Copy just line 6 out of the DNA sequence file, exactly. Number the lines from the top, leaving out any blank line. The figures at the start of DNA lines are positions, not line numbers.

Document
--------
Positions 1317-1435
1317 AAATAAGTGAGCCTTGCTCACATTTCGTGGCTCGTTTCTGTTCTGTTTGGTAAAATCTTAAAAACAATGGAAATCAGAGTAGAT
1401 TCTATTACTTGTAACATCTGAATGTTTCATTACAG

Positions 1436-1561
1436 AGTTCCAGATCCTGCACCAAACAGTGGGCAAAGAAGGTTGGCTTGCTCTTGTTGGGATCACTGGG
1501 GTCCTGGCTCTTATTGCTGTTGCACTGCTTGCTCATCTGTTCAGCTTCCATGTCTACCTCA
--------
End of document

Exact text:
1501 GTCCTGGCTCTTATTGCTGTTGCACTGCTTGCTCATCTGTTCAGCTTCCATGTCTACCTCA